By Dana Milbank
“My administration,” President Obama wrote on his first day in office, “is committed to creating an unprecedented level of openness in government.”
Those were strong and hopeful words. Four years later, it is becoming more and more clear that they were just words.
On Monday afternoon, open-government advocates assembled in a congressional hearing room to ponder what had become of the Obama administration’s lofty vows of transparency.
“It’s been a really tough slog,” said Anne Weismann of Citizens for Responsibility and Ethics in Washington. “The lack of effective leadership in the White House, in the executive branch, has really made it difficult to have more significant progress.”
“They’ve been reluctant to take positions,” said Hudson Hollister of the Data Transparency Coalition, “and translate that to real action.”
“In the beginning of 2010, [Obama] said he made a significant mistake by abandoning some of his pledges related to transparency,” said Josh Gerstein of Politico, “and that going forward they would do things differently. Seems to me we are forward and it seems to me we’re not doing things any differently.”
It was a more-in-sadness-than-in-anger critique of Obama often heard from the political left, and the moderator, the Sunlight Foundation’s Daniel Schuman, was apologetic. “We’re placing a lot of blame at the administration,” he observed. “Or blame isn’t the right word — maybe responsibility.”
No, blame is just fine. The Obama administration’s high level of opacity, though typical of modern presidencies, is troubling precisely because the president was so clear about his determination to do things differently. As recently as early last year, some open-government advocates were still hopeful, presenting Obama with an anti-secrecy award at the White House. But even then, there were signs of trouble: The award presentation wasn’t on his schedule and was closed to reporters.
By certain measures, “overall secrecy has actually increased rather than declined,” said Steven Aftergood, who runs the Federation of American Scientists’ Project on Government Secrecy. “Criminalization of unauthorized disclosures of information to the press has risen sharply, becoming a preferred tactic. Efforts to promote public accountability in controversial aspects of counterterrorism policy such as targeted killing have been blocked by threadbare, hardly credible national security secrecy claims.”
A Washington Post report from this past summer concluded that “by some measures the government is keeping more secrets than before.” Those making Freedom of Information Act requests in 2011 were less likely than in 2010 to get material from 10 of 15 Cabinet agencies, which were more likely to exploit the law’s exemptions.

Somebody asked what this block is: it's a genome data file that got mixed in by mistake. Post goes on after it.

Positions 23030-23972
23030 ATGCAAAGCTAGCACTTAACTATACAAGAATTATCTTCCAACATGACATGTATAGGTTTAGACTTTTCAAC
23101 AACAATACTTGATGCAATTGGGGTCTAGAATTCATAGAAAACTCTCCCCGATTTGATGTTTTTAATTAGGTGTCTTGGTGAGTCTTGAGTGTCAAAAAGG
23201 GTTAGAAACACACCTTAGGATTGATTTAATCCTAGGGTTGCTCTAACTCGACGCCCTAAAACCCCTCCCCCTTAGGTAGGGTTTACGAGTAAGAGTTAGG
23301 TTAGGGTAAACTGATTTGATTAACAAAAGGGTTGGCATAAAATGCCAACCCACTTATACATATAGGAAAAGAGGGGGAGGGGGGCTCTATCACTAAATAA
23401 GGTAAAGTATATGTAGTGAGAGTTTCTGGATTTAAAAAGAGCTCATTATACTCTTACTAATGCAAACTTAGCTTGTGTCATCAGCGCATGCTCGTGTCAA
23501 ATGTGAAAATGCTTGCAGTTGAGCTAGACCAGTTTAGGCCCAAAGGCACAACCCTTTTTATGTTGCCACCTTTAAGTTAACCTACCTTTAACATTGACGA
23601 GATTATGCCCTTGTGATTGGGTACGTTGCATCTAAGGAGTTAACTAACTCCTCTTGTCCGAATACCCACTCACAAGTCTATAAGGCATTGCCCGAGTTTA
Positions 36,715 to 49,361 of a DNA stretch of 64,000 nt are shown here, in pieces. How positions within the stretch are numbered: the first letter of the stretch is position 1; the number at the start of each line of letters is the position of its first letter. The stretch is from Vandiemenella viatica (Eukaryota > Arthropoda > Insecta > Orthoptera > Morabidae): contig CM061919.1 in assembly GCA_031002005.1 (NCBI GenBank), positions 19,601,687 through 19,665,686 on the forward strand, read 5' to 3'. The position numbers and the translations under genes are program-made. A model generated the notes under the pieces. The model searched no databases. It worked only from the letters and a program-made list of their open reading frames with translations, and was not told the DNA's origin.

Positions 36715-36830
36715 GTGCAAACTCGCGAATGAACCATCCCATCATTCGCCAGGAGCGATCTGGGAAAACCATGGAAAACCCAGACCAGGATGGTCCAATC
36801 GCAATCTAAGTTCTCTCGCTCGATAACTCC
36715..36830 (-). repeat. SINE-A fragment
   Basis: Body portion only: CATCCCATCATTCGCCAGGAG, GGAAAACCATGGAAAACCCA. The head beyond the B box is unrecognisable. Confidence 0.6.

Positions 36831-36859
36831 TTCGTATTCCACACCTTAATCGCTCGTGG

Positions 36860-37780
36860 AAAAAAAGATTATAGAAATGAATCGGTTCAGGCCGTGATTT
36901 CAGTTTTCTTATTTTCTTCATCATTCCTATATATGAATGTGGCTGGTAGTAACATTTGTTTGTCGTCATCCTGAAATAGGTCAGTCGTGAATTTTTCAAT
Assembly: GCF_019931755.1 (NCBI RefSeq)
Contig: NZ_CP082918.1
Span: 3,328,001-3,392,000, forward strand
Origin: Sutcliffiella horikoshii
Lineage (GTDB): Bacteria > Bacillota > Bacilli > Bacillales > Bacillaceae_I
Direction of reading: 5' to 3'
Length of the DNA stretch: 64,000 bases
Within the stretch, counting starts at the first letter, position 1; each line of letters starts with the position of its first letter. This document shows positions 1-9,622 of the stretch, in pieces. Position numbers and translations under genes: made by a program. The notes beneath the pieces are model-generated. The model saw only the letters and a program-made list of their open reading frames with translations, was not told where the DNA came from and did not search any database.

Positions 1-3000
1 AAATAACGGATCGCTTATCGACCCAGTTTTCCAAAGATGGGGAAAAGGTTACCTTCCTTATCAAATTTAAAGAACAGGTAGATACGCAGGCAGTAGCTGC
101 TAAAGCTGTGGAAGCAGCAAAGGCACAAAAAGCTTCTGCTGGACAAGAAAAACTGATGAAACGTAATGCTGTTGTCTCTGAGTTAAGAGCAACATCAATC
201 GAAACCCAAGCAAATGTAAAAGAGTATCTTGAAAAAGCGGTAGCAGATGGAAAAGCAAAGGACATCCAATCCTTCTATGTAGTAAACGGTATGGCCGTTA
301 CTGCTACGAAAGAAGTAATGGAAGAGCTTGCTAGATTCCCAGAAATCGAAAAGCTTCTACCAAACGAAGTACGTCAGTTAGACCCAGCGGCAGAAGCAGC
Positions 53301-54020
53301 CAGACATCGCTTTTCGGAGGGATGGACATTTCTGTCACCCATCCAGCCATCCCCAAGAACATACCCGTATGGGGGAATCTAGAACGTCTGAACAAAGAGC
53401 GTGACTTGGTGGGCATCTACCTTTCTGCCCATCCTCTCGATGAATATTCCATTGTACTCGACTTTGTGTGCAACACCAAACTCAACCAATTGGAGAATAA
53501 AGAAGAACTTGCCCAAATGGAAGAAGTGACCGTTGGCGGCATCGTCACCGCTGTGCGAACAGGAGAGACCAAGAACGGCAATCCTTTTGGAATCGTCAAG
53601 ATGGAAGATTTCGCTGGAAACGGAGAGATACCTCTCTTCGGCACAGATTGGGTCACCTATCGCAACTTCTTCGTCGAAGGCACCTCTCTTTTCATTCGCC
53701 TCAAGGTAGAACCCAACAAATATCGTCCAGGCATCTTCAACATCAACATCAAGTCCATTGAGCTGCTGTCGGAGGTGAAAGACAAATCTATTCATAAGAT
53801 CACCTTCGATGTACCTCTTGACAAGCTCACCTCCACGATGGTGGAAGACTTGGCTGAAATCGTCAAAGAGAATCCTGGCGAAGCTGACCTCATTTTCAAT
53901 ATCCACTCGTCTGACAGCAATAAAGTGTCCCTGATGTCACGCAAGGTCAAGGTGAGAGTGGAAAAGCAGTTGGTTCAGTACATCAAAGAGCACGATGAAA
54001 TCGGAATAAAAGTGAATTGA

Also, the National Declassification Center, which Obama established in 2009, had by the summer of 2012 reviewed only 14 percent of the pages it was assigned to review and declassify by the end of 2013.
Now the administration is maintaining silence as lawmakers prepare to pass one of the gravest threats to government transparency in years. A bill passed by the Senate intelligence committee would ban anybody but the top officials and public-relations staff at intelligence agencies from speaking to the media. The proposal, intended to crack down on classified leaks, would significantly set back freedom of the press, thwart whistle-blowers and squelch the airing of dissenting views on intelligence issues. This is part of a broader effort to make it a crime for national security officials to talk to reporters.
The Obama administration has, to its credit, made progress in a few areas: releasing more of the White House visitor logs, disseminating more information about nuclear weapons, disclosing more about intelligence spending, and declassifying more historical records.
But these don’t amount to the “unprecedented level of openness” Obama promised. The few advances that have been made are mostly administrative changes that will end with the Obama administration. “We haven’t seen that many, if any, legislative initiatives from the White House,” Weismann lamented at Monday’s gathering of the open-government advocates.
Consider the Digital Accountability and Transparency Act, a bill with bipartisan support that would make it easier to track government spending by requiring agencies to report expenditures in a uniform way online. The legislation is so uncontroversial that it passed the House on a voice vote. But the Obama administration raised objections — and the transparency law has yet to see the light of day.